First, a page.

A recent joint study by the European Patent Office (EPO) and the European Union Intellectual Property Office (EUIPO) has revealed that companies that own at least one registered intellectual property right (patents, designs, trade marks) generate 20% higher revenues per employee compared to companies with no registered intellectual property rights (IPRs). Companies owning IPRs were also found to pay 19 % higher wages on average.
While the study notes that the findings “do not constitute conclusive proof that encouraging firms to make greater use of IPRs will cause their performance to increase”, it does demonstrate a strong positive relationship between IP ownership and economic performance. This is particularly so for SMEs, with the study finding SMEs that own IPRs have a 68% higher revenue per employee than those that do not. By comparison, for large companies, this revenue premium is 18%. Despite these findings, only 9% of European SMEs own any IPRs. The data highlights the significant potential for SMEs to exploit IPRs.
Patent ownership correlated to the largest increases with 36% higher revenue per employee and 53% higher wages, followed by registered designs (32% higher revenue and 30% higher wages) and trade marks (21% higher revenue and 17% higher wages). Companies with a combination of IPRs enjoyed even higher revenues.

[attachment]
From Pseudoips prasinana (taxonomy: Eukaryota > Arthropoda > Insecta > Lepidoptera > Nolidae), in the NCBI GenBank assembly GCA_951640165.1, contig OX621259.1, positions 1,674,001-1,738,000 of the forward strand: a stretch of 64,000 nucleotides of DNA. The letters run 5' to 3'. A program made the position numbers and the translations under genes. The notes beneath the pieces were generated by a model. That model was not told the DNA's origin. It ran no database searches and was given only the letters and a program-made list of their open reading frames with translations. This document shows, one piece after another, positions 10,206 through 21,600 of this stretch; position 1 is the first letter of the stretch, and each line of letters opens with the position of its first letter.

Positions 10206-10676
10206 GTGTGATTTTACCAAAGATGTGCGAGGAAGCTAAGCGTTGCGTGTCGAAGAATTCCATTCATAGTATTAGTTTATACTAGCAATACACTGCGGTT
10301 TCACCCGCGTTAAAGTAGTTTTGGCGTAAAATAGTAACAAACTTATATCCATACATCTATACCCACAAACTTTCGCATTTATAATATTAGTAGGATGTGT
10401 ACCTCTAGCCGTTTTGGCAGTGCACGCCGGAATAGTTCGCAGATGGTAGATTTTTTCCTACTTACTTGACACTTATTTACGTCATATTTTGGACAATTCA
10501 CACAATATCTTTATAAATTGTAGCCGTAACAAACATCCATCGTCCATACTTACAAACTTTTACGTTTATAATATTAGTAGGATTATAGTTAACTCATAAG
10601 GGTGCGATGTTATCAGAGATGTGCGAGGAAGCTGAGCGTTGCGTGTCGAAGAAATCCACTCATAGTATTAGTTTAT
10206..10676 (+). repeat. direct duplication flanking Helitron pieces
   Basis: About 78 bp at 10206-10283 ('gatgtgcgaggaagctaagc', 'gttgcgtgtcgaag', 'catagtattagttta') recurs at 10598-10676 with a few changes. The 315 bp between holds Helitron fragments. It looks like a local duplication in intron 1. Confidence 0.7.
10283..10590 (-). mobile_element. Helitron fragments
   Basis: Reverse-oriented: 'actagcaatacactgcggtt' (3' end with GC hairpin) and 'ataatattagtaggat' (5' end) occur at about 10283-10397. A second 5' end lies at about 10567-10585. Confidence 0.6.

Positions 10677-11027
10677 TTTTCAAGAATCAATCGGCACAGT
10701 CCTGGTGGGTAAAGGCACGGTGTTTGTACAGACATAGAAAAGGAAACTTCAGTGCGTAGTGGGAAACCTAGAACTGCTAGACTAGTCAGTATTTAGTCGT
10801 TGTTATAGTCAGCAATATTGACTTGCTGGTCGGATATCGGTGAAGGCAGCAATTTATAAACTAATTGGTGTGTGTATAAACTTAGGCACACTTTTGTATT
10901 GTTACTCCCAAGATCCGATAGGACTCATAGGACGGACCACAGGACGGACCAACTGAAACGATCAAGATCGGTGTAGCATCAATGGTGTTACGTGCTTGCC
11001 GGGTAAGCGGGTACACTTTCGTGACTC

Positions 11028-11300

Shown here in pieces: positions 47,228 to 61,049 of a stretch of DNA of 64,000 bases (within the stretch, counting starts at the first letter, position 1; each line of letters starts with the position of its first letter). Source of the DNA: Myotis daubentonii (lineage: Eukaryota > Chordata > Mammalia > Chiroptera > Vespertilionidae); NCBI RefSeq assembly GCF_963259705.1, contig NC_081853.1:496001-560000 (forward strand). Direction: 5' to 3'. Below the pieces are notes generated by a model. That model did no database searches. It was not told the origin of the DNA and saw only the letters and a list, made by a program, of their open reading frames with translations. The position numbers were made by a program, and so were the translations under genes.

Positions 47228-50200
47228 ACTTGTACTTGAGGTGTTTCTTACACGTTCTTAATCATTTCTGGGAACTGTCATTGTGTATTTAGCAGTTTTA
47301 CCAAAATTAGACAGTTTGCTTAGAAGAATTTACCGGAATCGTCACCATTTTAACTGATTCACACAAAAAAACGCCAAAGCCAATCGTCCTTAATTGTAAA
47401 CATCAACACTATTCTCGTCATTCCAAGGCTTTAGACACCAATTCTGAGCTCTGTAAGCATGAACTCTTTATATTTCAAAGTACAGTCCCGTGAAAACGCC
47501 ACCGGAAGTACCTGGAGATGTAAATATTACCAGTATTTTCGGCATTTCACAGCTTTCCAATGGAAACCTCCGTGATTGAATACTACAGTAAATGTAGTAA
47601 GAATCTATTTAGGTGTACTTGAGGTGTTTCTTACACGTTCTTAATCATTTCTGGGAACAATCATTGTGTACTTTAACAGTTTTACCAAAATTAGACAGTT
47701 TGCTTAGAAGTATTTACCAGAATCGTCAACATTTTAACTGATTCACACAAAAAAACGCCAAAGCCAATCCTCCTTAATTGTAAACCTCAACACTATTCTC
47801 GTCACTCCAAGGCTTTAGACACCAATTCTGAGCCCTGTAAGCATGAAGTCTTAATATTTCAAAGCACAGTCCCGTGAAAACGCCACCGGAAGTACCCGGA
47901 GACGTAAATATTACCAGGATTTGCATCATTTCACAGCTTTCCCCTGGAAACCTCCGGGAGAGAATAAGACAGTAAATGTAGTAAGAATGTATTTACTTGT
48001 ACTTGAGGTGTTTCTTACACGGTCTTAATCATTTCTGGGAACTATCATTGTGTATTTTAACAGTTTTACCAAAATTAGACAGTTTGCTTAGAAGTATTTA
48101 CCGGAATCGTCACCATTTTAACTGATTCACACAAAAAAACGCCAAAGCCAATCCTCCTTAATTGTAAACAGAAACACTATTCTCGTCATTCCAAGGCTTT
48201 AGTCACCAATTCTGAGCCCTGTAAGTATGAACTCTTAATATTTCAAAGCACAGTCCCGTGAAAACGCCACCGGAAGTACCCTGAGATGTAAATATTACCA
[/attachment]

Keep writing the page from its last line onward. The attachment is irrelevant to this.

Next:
Christian Archambeau, EUIPO Executive Director, in a statement, said:
“In a critical context for the majority of European businesses, these results underline the importance of making it easier for small companies to protect their innovations and creativity with IP rights, one of the major goals of our Strategic Plan 2025”.
Antonio Campino, EPO President stated:
“The study further demonstrates that there is significant untapped potential for SMEs in Europe, as it shows that they stand to benefit the most from owning intellectual property. Added to this, business which makes intensive use of IPRs helped pull us through the 2008 financial crisis, so I strongly believe innovation will help drive Europe’s recovery from the impact of COVID-19”.
While the study was of the European economy and European IPRs, these findings are applicable to other major economies and provide evidence of the importance of IPRs to economic performance.